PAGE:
The inimitable Bill Idsardi sent me two links to a recent paper on Foxp2 (here and here). The paper, a collaborative effort between Ann Graybiel's lab at MIT and researchers at the Max Planck in Leipzig studied how mice equipped with a "humanized" form of the Foxp2 gene learned to run mazes. It seems that it helps, well at least some times in some ways. The big advantage the humanized gene provides os to facilitate the transition between declarative (deliberative) and procedural (automatic) forms of storing new info. At any rate, the mice did better at some tasks than those without the humanized form of the gene. The reports go onto speculate (and I do mean speculate) about how all of this might have something to do with language. Here's the AAAS version for the non-expert: "The results suggest the human version of the FOXP2 gene may enable quick switch to repetitive learning- an ability that could have helped infants 200,000 years ago better communicate with their parents." The emphasis in the previous quote is mine. I don't know if it is possible to make a more hedged "suggestion" but I sincerely doubt it. Even so, the report from Science does quote a skeptic who is "not sure how relevant the findings are to speech" given that the test relies on visual cues while speech relies on auditory ones. I think that were they to ask me I would have been more skeptical still as I am not sure I see what the bridging assumptions are that take one from facilitated routinization of maze running to even word learning (the capacity that Grabile cites in the MIT piece as possibly enhanced by this version of FOXP2 (is there a difference between FOXP2 and foxp2? I suspect that the former is the human one and the latter the non-human analogue. At any rate, …). Maybe, but it would have been nice to hear a little of how these two capacities might be related.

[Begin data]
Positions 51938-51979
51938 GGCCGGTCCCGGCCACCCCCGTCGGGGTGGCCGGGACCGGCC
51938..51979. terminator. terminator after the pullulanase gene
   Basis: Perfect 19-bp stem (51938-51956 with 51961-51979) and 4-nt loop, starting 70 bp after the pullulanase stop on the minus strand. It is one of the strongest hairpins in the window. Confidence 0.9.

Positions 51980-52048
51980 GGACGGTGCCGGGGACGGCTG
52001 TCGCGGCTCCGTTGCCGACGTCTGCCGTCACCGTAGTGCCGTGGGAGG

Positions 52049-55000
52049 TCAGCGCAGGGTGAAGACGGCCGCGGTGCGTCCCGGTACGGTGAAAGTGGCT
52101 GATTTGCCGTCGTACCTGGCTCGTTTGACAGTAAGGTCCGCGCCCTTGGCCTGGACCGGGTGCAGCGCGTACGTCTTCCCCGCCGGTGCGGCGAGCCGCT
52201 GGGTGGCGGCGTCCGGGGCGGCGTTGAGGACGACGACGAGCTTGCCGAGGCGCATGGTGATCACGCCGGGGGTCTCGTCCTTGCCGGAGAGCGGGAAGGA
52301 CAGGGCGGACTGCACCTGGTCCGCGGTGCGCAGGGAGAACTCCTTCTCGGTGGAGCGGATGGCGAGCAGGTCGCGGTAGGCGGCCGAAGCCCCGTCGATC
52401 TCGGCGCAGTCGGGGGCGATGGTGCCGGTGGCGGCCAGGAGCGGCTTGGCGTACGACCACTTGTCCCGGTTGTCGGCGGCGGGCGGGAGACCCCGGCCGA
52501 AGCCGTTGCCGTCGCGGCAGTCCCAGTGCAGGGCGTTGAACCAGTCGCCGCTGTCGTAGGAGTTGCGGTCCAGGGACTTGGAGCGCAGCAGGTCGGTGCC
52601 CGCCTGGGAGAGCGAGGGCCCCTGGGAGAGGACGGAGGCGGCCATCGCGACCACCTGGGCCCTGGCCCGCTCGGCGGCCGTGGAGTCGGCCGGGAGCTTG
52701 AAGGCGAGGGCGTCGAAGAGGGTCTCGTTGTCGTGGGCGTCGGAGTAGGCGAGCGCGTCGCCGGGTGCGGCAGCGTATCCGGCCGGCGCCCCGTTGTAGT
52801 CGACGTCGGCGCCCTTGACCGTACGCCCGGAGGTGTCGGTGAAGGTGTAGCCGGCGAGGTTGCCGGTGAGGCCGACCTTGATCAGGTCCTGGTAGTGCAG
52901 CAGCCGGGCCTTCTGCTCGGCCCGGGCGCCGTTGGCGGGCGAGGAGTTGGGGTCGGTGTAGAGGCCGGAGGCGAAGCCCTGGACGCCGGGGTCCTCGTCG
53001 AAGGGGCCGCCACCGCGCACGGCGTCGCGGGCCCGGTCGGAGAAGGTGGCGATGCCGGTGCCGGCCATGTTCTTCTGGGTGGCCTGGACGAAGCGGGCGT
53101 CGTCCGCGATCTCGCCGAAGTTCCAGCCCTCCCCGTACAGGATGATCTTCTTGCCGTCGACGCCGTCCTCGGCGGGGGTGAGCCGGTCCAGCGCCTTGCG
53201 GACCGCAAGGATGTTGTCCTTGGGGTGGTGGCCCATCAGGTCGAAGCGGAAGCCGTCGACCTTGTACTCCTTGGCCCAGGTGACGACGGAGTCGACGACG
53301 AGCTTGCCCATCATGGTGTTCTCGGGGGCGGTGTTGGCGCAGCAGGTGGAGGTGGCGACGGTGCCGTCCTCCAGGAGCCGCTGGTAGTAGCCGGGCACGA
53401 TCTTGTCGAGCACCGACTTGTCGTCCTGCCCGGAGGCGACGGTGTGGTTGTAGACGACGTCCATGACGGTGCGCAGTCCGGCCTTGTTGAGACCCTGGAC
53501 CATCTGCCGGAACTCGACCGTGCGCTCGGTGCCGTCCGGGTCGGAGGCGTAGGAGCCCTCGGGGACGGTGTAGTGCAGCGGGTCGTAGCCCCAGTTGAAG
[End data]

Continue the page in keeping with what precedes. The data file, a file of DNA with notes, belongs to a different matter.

This might be interesting and important work. I am told that Graybiel is a big deal. Still, it is odd how little attempt there is to link this language gene to any language like effect. I suspect that the reasons for this (aside form the fact that it's probably hard at MIT to find anyone (e.g. a linguist) who knows anything about language (and yes that was sarcastic)) is that biologists are really flummoxed by language. The Science article notes in passing as if it were obvious the following: "As a uniquely human trait, language has long baffled evolutionary biologists" (2)." Funny, when I say things like this (e.g. that language is a species specific special capacity and that evolution has little to say about it) furor immediately erupts. However, it seems to be conventional wisdom, at least for Science writers (and both they and I are right about this). At any rate, take a look. It won't take long.
Here's one more thing that you might find interesting. Aaron White sent me this link to Michael Jordan where he discusses deep learning. His discussion of supervised vs unsupervised learning is useful coming from him. It's also short and he is also a big shot in this area so it's worth a quick look.
Thanks again to Bill and Aaron for this. Let me make it official: if you find something that you think would be of general interest, please send it along to me. One hope is that the blog can exploit the wisdom of crowds to make us all more aware with what is happening elsewhere that might be of general interest to us.